Life’s Lesson

It’s Friday at last. The weekend is upon us. It might seem an odd time to get upon my soap box, but several things have happened recently in the news, to my friends and personally. So I want to talk today about the lessons we need to teach our children…and perhaps learn ourselves.

Two headlines jumped out at me yesterday. The first was about the £630,000 per year pension for former Royal Bank of Scotland boss, who was primarily responsible for that bank’s failure. The second was about a teenage girl, who was fired from her job for posting about how boring it is on a social networking site. Combine these headlines with a friend’s guilt for asking her son to take his lunch to school so they can save money for their holidays and my own hurt that we have cancelled my son’s eighteenth birthday party because of bad behavior by him and his friends, these are the impetus for today’s topic.

When did we start to believe that life ‘owed’ us? And when did parents begin to feel that they must give their children everything they want…whether the parents can afford it or the children deserve it?

How can a man, who is responsible for costing thousands of honest, hard-working people their jobs, sending hundreds of thousands deeper into debt, and costing the tax-payers billions of pounds; honestly believe that he deserves any financial remuneration? Let alone one that is twenty or thirty times more than what the average family, who is now paying for his mistakes with their taxes, makes in a year. Likewise the young girl who complained her work was boring. I remember well my first job for minimum wage as a cashier in a grocery store. I stood on my feet for about twenty hours each week…and was damned thankful to have it, because it afforded me the chance to buy the clothes I wanted, save for a car and the little luxuries such as movies and eating out.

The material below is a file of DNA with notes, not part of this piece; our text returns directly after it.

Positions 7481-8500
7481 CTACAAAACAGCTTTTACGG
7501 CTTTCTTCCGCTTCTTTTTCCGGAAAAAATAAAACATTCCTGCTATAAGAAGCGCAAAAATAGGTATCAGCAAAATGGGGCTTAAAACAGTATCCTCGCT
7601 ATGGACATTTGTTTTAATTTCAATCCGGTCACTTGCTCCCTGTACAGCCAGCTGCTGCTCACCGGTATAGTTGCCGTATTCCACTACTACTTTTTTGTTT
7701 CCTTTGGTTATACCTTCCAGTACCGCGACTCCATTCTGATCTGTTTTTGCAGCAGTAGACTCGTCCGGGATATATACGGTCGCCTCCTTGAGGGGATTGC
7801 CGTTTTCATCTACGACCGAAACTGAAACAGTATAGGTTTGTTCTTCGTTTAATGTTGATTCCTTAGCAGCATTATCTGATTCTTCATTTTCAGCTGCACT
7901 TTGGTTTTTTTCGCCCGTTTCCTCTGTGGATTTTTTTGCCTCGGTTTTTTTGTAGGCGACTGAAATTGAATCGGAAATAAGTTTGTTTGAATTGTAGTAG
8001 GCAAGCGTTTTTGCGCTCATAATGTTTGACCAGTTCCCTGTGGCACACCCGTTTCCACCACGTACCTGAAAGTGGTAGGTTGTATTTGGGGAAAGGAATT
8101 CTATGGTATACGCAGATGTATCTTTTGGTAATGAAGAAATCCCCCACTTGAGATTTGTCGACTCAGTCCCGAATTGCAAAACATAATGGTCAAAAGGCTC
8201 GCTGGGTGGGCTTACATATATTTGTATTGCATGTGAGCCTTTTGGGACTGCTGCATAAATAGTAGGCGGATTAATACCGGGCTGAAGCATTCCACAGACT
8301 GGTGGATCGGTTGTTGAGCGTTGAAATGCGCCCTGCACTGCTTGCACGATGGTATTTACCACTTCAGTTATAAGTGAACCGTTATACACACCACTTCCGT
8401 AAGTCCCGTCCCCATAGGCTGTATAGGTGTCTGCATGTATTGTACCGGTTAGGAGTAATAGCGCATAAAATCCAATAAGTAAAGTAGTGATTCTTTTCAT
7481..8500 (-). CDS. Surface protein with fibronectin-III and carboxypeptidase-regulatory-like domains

My husband talks often about how growing up he and his brothers got jobs as paper boys or running errands. Their parents both worked. His dad was a conductor with Transport for London. Then when his father came home, his mother, who had already put in a full day’s work cooking, cleaning and caring for a husband and three sons, left for night work cleaning offices. My husband and his brothers knew that they were responsible for keeping their rooms clean; in fact his father would throw away anything they left just lying around. As they got older, they learned to cook for themselves as well. As a result, my husband has both a deep and abiding respect for his parents, a pride in ownership and an understanding of the value of money. I too was raised in a similar way.

Yet today I struggle to instill those same lessons in my seventeen year old son, despite having been relatively successful doing so with his three older siblings. One of the problems is that his friends come from upper class backgrounds and are given everything they want without any demands that they earn it. So when I ask him to do chores around the house, keep his room clean or suggest that if he wants more he should get a job; all I get is anger.

Today will be especially hard. I had planned a birthday party for him and about a dozen of his friends. I was going to make lasagna and spaghetti bolognas. But in the past week, we have begun to receive crank calls from his friends, those same people we would have hosted in our home. My husband put his foot down…no party. He will not have those same people, who show us such disrespect, eating his food, drinking his soda and playing his games. I can completely understand…and agree. But the mother side of me screams out that there is only one eighteenth birthday. So it is that I must lecture myself on how this is the right thing; that I am trying to teach him a valuable lesson that this world needs. You want something…then earn it; sacrifice for it.

I think my friend did it absolutely perfectly. She wants the family to have a nice summer holiday, but we all know how tight things are becoming. So she looked at ways she could cut back. One thing she saw was that her son’s school lunch cost over £60 per month. So she asked if he would mind taking his lunch for the rest of the year. He agreed, but like me she immediately left guilt about not being able to give him everything. I encouraged her that I thought she was teaching him wonderful lessons. Imagine how much more he will appreciate this holiday, having eaten sandwiches for months to help out. I applaud her.

I know that her feelings and my own are natural for any parent; we want to give our children everything we never had. But the nasty truth about that is that in doing so, we are sacrificing something far more important their core values. Like the banker and that teenage girl, they come to see the world as owing them everything. I think about the wonderful television shows that I grew up with, the Waltons and Little House on the Prairie; each week the lessons our parents were instilling was re-enforced with the morals of those stories. We must return to that…teaching our children the value of hard work and sacrifice…even if like today it hurts us. So now I am off to make a cake and dinner to celebrate his birthday…for our family.

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